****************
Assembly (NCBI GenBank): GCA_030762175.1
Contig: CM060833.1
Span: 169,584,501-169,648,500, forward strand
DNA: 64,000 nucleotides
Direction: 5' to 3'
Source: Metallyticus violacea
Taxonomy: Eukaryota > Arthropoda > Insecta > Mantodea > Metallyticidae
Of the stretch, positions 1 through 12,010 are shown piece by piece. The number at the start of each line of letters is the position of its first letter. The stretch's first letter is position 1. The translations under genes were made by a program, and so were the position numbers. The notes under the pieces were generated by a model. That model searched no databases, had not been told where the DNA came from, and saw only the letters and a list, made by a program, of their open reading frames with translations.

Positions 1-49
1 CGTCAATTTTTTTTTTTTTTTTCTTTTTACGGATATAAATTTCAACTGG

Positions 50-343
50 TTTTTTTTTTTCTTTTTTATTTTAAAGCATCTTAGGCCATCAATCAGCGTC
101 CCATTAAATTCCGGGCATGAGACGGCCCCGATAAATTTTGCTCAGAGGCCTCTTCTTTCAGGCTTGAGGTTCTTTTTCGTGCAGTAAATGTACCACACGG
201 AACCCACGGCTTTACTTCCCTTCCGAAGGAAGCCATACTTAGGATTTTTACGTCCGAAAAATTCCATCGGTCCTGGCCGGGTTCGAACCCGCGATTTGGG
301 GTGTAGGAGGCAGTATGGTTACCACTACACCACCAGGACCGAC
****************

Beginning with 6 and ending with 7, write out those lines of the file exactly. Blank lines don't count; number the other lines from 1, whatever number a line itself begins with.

Source: Metallyticus violacea
Taxonomy: Eukaryota > Arthropoda > Insecta > Mantodea > Metallyticidae